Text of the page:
In the news

Board of DD celebrates 50 years

By Steven Collins, Circleville Herald
Published Friday, August 11, 2017

The Pickaway County Board of Developmental Disabilities celebrates its 50th year as an organization in 2017, coming a long way from a single humble school to the network of programming it has today.

Fannie Brooks and Mary May Yates established the Pickaway County Board of Developmental Disabilities in 1967. The program began as Brooks-Yates School and offered the first education services for students of Pickaway County with developmental disabilities. Pat Sullivan, service and support administrator, who has served with the board of developmental disabilities for 39 years. noted how locations have changed over time.

"I go back to 1978, and back then the school was on [state Route] 104 going towards Chillicothe, and we had the workshop," he said. ''The workshop is where the Good Hands Habilitation Center is now on Island Road. The school at that time was heated by coal."

Sullivan said in those days, there were maybe 40 to 50 students served by the board.

''The big change from then to now is, there were no options," he said. "You could either go to the workshop or you could go to the school or you could stay home."

Mike Pelcic, current superintendent for the last six years and 34 total years in the field, said since those beginnings the core mission hasn't changed but it's grown, as society has become more accepting and welcoming of those with disabilities.

"The mission has grown and it's been tweaked a little bit." he said. "Society has changed and we have learned and evolved but the mission that is the basic concept has always been the same."

Pelcic said now the goal is to have those people who go through the board become happy and productive members of the community. "In the early years, it was really filling the gaps so that people would have some basic opportunities, like an education," he said. "Then it moved towards employment, and now it's the complete picture so people do live and enjoy life much like anyone else with the same opportunities."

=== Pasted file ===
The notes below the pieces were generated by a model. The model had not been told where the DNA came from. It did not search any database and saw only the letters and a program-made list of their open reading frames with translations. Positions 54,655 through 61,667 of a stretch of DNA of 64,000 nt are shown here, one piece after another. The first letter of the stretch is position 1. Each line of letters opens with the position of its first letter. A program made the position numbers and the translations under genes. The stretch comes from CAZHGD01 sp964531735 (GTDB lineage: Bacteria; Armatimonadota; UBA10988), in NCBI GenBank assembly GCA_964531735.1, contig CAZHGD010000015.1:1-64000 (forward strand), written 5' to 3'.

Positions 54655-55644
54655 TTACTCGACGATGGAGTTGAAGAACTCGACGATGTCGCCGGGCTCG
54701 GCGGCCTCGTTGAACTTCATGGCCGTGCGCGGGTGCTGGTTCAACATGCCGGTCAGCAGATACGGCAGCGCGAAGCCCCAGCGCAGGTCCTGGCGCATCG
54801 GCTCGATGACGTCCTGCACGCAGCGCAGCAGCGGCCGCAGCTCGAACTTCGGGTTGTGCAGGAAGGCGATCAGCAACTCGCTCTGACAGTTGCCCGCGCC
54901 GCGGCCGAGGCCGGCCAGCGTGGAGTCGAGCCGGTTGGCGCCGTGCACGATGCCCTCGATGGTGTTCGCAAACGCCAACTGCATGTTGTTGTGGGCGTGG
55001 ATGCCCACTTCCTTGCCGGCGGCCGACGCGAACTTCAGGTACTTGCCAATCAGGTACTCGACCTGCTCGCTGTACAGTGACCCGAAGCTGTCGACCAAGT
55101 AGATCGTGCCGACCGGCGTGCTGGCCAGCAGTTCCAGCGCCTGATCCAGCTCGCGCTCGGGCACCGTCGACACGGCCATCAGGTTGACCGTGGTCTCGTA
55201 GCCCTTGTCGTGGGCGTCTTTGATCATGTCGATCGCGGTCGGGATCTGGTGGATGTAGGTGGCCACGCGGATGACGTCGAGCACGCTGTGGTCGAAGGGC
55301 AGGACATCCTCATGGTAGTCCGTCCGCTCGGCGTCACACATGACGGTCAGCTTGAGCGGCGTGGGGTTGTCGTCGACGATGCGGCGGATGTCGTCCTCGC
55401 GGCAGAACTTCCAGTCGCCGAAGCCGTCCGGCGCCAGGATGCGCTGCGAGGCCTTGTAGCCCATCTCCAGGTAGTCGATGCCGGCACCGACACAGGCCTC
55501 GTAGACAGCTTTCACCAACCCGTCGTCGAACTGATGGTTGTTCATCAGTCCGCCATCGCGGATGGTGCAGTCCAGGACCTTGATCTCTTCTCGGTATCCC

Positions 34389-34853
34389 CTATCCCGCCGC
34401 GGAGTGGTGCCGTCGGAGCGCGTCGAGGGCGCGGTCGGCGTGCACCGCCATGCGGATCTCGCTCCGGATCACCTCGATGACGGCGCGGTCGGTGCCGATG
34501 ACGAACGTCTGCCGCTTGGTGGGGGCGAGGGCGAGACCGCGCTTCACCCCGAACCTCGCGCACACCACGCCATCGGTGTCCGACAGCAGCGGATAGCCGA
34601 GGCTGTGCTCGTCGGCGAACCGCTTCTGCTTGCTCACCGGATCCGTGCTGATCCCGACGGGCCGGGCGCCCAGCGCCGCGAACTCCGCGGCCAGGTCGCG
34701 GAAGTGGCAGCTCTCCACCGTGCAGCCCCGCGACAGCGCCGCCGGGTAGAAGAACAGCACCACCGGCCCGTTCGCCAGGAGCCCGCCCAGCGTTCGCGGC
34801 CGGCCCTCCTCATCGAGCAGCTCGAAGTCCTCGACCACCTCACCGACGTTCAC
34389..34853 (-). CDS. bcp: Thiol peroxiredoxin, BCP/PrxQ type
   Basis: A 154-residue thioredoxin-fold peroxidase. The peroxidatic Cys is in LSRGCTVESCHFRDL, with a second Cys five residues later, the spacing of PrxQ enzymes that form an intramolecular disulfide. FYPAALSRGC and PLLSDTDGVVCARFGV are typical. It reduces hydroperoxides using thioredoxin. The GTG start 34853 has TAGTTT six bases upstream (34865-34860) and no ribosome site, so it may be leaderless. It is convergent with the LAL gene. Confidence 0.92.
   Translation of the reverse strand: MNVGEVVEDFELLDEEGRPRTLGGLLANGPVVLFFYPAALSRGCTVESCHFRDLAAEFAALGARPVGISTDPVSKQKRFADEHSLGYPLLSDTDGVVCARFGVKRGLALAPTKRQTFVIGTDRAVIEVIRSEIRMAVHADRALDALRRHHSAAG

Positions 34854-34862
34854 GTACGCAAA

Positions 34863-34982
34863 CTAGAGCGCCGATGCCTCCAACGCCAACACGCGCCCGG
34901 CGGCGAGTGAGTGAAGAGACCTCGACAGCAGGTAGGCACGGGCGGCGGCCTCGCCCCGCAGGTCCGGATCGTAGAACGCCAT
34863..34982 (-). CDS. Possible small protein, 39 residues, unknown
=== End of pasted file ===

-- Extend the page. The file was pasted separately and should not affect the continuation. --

As part of that, Sullivan noted that then, only a few people had Medicaid waivers, but now the board is doing much more.

"We're now serving over 400 people," he said. “I think the whole reason the school was started was there were individuals that the public schools, at that time, couldn't serve. That's why Mrs. Brooks and Mrs. Yates started the school, so those individuals could get some schooling."

"The big thing these days it seems is things have gone full circle," he said. "I think Mrs. Brooks and Mrs. Yates would be pleased it's back in the public schools now."

Pelcic noted the challenges of the last 50 years are the same at their root. and he believes they'll continue to be those challenges in the next 50 yea rs. "Over the last 50 years the county board has evolved when you think about services and supports we provide for people," he said. "But the root has always been the same, to help people live, learn and work, and be involved in the community. As we evolved, the community has been more accepting and welcoming with people of disabilities, and our initiatives and our services have changed and grown."

"The next 50 years, it will be the same," he said. 'We'll continue to press forward. Many of the attitude barriers have been eliminated. There is some hesitation with employers and community members of what people are capable of doing, but we've done a good job of dispelling all those perceptions and misinformation."

Sullivan said things have changed but in positive ways, and he couldn't be happier.

"Things have changed for the good," he said. "I'm thrilled and I love what I do here, even going on 40 years, almost."

This article has been reproduced for educational purposes only and appeared in the Circleville Herald. The original story can be found at:

Send this page to a friend